LONDON — Less than a month after she sensationally resigned her post as the BBC’s China editor, journalist Carrie Gracie appeared before British lawmakers Wednesday and explained the circumstances that led to her departure in protest over unequal pay.

She said she was “shocked” to discover that her male peers earned “at least 50 percent” more than she did. “My case is just an example of a bigger problem,” she told a parliamentary select committee investigating pay equality at the BBC. “If BBC can’t sort it out for me – for me, a senior person of 55, in a powerful position – how can it sort it out for more vulnerable people who don’t have a public profile?”

The BBC, the largest and arguably best-known public broadcaster in the world, has been rocked by a monthslong controversy over its pay culture.

What happens at the BBC matters. The corporation is so much a part of the fabric of British society that some call it simply “Auntie.” It’s also a publicly funded broadcaster – financed largely through an annual license fee of $208 – and it is subject to bouts of political scrutiny and self-flagellation.

On Tuesday, the BBC published an audit of salaries paid to employees who appear on the air, carried out by PricewaterhouseCoopers. The auditors found a 6.8 percent gender pay gap but reported that there was “no gender bias” regarding pay decisions.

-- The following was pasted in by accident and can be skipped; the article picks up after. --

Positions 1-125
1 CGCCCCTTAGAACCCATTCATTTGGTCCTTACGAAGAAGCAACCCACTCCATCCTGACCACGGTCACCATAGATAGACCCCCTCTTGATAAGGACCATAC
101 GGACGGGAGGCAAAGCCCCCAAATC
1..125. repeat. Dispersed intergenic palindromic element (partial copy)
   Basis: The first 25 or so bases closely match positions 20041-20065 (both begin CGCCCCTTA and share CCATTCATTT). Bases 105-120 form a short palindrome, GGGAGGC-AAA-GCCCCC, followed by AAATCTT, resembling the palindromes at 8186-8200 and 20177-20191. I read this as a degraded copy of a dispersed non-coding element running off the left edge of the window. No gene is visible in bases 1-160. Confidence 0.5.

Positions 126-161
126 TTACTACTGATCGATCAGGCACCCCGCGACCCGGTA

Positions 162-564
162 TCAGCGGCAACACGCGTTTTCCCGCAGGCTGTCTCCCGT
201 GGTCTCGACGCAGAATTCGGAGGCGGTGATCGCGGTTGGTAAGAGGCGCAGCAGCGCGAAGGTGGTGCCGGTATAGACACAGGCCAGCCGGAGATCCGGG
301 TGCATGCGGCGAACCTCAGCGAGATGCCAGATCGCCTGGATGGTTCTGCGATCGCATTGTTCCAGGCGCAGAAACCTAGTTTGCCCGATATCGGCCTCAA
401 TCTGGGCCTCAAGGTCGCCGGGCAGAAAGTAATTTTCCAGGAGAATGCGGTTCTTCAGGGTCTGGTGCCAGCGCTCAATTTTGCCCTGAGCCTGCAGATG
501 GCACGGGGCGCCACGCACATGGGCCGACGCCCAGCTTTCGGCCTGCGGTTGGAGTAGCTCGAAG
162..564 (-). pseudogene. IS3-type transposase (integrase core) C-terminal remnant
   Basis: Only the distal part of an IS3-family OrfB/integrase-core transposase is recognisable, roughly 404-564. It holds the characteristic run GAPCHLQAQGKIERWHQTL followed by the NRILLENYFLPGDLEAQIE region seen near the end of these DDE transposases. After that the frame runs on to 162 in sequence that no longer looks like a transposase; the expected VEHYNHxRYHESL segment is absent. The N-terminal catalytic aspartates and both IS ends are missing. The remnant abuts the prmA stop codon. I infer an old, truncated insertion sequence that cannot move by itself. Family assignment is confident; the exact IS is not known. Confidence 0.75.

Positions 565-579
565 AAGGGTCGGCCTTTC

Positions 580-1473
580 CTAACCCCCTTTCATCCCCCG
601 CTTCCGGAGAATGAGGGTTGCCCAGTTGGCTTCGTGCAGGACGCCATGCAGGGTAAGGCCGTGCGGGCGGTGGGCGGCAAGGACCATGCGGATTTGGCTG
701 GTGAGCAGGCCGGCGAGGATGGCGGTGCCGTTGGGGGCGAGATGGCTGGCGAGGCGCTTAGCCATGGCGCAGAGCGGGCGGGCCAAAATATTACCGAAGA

The report added that there were “anomalies that need addressing” at the BBC, including a lack of transparency over how it pays its staff.

A group of BBC women who have been campaigning for equal pay dismissed the report as a whitewash, adding that they were not consulted on its scope or methodology. “This report has reached the conclusion the BBC wanted it to reach,” said Jane Garvey, one of the BBC’s leading presenters.

Ahead of Wednesday’s hearing, a group of 170 women at the BBC said in written testimony submitted to Parliament that some women had received “veiled threats” when they raised the subject of equal pay.

Since last summer, 230 people have raised pay grievances against the corporation.